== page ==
Referring to FIG. 6, an illustration of a simple insert 84 of the present invention is shown. The video camera or sensor 96 may be supported by or mounted to an upper block of blocks 100, the block closely machined to fit a bore 102 within a shaft portion 86 of the insert. In other embodiments, camera or sensor 96 may be mounted or constructed in an integral housing within insert 84, or where the camera is fitted to a circuit board, the circuit board may be mounted so as to accurately position the camera along axis 85 of the insert. Where blocks 100 are used, an opening 101 in a lower block 100 allows the camera or sensor 96 to receive an image from below insert 84. A lip 104 may in turn support blocks 100. The blocks 100 may contain support electronics (not shown) for camera or sensor 96, along with the power supply, such as a battery (also not shown). Such electronics and power supply are well known in the art, and should not require further explanation. As described, an output of the camera/sensor may be coupled to a wireless transmitter, which may be a radio, infra-red or other transmitter, which is in turn coupled to an antenna or other wireless transceiver 106. The data obtained and passed by antenna 106 is received by an appropriate receiver 108, and provided to a computer 110 in turn programmed with algorithms for interpreting the data, and where appropriate, applying the analyzed data to a CNC or other automated or semi-automated machine. In its simplest form, data provided would simply be height and depth measurements along with an indication of axis of rotation of the toolholder. Again, such technology and algorithms are well known, and should require no further explanation. As stated, an image or other information related to a field of view 116 is thus transmitted to a receiver 108, which may include a computer processor 110, with a display 112 for interfacing to the system. Where computer 110 is associated with a CNC-type machine, a keypad and possibly a mouse (both not shown) may also be provided for programming the system.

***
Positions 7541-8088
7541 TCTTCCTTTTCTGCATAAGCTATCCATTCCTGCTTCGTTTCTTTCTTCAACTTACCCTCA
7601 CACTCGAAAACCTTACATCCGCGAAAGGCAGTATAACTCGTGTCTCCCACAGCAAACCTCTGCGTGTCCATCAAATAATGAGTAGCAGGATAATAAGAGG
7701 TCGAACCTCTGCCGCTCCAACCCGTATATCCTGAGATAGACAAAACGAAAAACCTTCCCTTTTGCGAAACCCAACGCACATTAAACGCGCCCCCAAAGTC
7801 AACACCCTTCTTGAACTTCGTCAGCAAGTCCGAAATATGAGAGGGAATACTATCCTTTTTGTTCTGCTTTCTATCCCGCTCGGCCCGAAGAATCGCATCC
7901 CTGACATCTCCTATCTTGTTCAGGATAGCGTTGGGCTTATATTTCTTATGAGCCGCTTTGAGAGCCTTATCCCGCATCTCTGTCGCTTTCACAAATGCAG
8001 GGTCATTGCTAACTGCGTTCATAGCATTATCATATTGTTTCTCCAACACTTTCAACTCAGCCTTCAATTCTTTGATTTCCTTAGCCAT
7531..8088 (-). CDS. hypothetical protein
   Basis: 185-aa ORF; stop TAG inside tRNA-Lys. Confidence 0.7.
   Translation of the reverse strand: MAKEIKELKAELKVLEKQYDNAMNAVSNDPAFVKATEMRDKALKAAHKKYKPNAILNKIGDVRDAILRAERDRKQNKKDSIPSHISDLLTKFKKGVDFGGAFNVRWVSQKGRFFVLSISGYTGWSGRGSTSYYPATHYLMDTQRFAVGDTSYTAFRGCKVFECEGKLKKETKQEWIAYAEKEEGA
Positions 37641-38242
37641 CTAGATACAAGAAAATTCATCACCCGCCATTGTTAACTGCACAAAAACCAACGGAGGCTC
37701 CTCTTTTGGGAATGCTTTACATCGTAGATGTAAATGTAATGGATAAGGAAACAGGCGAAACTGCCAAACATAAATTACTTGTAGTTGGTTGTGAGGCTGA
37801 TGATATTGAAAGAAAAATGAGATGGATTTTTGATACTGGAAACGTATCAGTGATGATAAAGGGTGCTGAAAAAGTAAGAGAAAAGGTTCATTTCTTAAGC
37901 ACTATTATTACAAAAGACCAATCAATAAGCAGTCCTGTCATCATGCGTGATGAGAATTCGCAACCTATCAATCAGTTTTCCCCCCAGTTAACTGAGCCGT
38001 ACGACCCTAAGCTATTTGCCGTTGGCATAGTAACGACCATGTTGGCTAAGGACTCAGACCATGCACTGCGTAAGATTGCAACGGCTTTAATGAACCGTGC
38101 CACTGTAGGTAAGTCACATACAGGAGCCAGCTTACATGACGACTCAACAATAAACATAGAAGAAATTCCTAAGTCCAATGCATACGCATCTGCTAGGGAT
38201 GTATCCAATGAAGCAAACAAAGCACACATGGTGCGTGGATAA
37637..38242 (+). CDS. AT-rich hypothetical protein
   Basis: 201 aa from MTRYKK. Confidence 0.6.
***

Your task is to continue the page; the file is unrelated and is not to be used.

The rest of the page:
As stated, a light source 90, which in the case of a laser diode, provides a tight, highly focused and collimated beam 114 that is directed angularly downward across a field of view 116 taken by the camera or sensor. Beam 114 may develop a tiny spot on the workpiece, or the laser may be configured to radiate the beam in a plane so as to develop a line on the workpiece. In any case, the point of light or line on the workpiece, when the workpiece is set at a reference distance away from the insert, is centered on or passes through axis 85. The laser may be mounted generally at any known angle less than 90 degrees with respect to axis 85, such as 30 degrees, 45 degrees etc., although a steeper angle with respect to axis 85 may be preferable in order to prevent the point or line of light from elongating, thus becoming larger and possibly degrading accuracy. As stated, a lens 98 mounted in bore 102 a and coaxial with axis 85 may magnify an image taken by camera or sensor 96, and one or more filters 99 may be mounted so as to selectively pass or block light to/from camera or sensor 96. Such filters are useful where an infrared or ultraviolet light source is used in order to enhance the view taken by the camera or sensor or provide a system sensitive only to selected wavelengths of light.

Optical triangulation may be used to ascertain information related to the workpiece. Here, where a point of light is projected on the workpiece from light source 90, distance dimensions of features from the camera or sensor, or a reference point or plane on the insert that may be correlated with the toolholder, such as surface 99 of the insert, may be inferred by knowledge of the angle of the light beam and where on the sensor the point of light from the reflection falls. For instance, a reflection of a point of light 117 that falls on a surface or feature of a workpiece in a plane 118 causes a tiny point of light to fall on the sensor or CCD array at one point, while a reflection from a point of light 119 in a plane 120 causes a point of light to fall on a different tiny point on the sensor or CCD array. With the insert calibrated so that a reflection from a point of light 121 in a reference plane 120, i.e. a plane at a known distance from lens 98, the tiny point of light falls on a point on the sensor or CCD array that is designated as a reference point. Such a reference point is typically located in the center of the sensor or array, but need not necessarily be so. Where the sensor is a CCD array, the group of pixels upon which the reference point falls would be taken as the reference point of the CCD array. Also, where pixels make up the sensor, a centroid of the reflection falling on the pixels may be calculated to derive a more exact location.